The National Conference of State Legislatures tracks the measures. "With the recession and higher levels of unemployment and additional loss of jobs, when someone does file a job application, there's likely a desire to ensure (that) job seekers are not losing opportunities," said Heather Morton, a legislative analyst at NCSL.
Of the companies that do some form of credit-background check, 47 percent do so for only select job candidates, according to the Society for Human Resource Management. The other 13 percent do so for all job candidates.
What's more, the society's research shows that the results "are seldom used as a definitive hiring criterion."
Groups representing employers are wary. "I'm very concerned about this patchwork quilt of state laws when the federal laws are intended to keep an even playing field," said Lorrie Ray, director of membership development at Mountain States Employers Council Inc. in Denver. "You have to take all information into account; employers should certainly be able to use it when there are funds of a consumer or organization at issue."
Colorado's proposed law could spell trouble for businesses, says the National Federation of Independent Business.
"It gets to a point where small businesses say they don't want to hire someone or add employees since the government keeps telling them what to do," said Tony Gagliardi, director of NFIB chapters in Colorado and Wyoming. "We believe business has the right to own, operate and grow as best as they see fit. Having every tool to aid in the hiring process is their right."
Within reason, Gagliardi added. Credit histories are merely a tool to understanding a person's background, helping show "patterns of behavior" that allows prospective employers a chance to inquire.
"Sometimes it could be illness or medical bills or a layoff," he said. "But if you look and see over seven years all the charge-offs and late payments, then that could be an important pattern."
That's little solace to Glenice Martinez, a 60-year-old paralegal who has been battling to find full-time work but has met with resistance, in part, from a torrid credit history that came from job loss. "I feel as though I'm imprisoned in my own circumstances," the Westminster resident said. "I am held down and not allowed to progress because of my credit history. Employers get to use them and somehow assume I am less than reputable and can't be trusted."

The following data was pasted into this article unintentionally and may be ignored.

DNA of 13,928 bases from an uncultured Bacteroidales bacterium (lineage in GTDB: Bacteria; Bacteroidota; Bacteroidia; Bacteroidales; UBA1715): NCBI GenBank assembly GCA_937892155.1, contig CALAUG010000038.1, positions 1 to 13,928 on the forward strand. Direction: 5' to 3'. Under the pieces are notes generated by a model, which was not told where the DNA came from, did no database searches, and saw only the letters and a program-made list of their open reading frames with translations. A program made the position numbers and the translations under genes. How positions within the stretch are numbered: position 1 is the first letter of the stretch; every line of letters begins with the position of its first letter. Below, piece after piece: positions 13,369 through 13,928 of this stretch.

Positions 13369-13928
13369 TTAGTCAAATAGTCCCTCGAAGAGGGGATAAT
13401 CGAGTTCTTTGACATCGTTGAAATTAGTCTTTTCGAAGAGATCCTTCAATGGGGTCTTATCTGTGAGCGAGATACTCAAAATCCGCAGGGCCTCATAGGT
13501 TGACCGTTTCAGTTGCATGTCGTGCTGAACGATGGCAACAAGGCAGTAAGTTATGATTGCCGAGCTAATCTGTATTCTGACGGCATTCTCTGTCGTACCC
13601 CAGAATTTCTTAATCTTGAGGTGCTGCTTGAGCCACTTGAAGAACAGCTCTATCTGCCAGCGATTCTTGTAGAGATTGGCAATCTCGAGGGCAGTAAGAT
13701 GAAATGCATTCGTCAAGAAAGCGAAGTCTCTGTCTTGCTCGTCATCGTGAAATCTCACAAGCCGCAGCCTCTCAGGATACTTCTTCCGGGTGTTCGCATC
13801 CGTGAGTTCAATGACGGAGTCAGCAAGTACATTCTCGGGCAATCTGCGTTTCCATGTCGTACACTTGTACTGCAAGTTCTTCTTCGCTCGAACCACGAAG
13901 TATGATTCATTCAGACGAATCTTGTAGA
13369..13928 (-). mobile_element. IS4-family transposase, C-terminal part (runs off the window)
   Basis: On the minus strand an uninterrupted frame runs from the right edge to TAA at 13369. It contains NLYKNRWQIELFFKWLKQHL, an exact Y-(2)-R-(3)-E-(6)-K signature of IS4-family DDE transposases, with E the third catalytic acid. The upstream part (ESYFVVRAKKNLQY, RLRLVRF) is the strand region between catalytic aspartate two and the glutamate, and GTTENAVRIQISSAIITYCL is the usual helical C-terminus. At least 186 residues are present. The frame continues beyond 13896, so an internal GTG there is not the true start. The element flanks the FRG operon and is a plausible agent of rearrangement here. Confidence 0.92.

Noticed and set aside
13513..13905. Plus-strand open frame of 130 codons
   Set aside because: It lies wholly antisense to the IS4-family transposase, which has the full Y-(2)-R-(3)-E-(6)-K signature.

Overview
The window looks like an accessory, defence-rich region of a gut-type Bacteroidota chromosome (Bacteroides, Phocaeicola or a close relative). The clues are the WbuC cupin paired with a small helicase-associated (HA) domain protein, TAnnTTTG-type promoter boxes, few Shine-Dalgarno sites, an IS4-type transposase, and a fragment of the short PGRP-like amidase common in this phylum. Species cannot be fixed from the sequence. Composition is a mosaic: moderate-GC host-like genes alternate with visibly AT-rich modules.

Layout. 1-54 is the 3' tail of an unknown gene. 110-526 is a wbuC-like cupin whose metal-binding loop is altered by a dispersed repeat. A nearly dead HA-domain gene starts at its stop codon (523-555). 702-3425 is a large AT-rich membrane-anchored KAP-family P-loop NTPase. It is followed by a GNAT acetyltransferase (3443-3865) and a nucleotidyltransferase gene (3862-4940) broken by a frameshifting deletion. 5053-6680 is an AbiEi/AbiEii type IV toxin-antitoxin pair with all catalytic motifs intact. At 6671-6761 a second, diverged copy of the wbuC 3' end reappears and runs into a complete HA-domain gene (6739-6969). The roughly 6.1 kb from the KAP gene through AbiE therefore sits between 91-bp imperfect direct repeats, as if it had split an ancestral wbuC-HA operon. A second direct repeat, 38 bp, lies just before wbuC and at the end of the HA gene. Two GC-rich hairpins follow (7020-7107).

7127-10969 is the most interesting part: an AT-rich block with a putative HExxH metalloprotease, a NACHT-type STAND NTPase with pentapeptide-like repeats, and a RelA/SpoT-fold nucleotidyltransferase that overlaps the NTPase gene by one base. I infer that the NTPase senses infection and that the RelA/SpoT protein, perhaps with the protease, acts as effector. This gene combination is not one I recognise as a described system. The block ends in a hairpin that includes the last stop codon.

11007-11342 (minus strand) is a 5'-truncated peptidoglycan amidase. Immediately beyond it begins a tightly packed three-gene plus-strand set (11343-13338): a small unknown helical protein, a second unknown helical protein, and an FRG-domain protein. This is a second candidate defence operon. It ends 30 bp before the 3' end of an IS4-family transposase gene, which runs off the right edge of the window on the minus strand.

Limiting how companies use her credit information can only help Martinez get back to work.
"I would like nothing better than to pay my bills," she said.
What's at issue
Sen. Morgan Carroll, D-Denver, has proposed Senate Bill 3, which would create the "Employment Opportunity Act," specifying when consumer credit information may be used by an employer during pre-employment screening. The bill would:
• Prohibit an employer's use of credit information in job screening if the information is unrelated to the job.
• Require employers to disclose when adverse action is being taken as a result of that information.
• Authorize an aggrieved employee to bring suit.
Checking your credit
Employers have the right to check the credit history of current or prospective employees, but only with their specific written permission. Here is what else can and can't occur currently under the federal Fair Credit Reporting Act as it relates to employment screening:
• Can use the information to make employment-related decisions such as hiring, promotion, reassignment or retention.
• Cannot legally obtain an employee or applicant's credit score unless it's for actual approval of credit or a loan.
• Must provide written notice that a credit report can be obtained as part of the hiring process, and obtain a signature for release.
• Must provide a copy of the report to applicant or employee before any adverse action is taken.
• Must give an explanation of the adverse action and the contact information of the reporting agency whose information was used.
Job-seekers, employers take sides on value of credit histories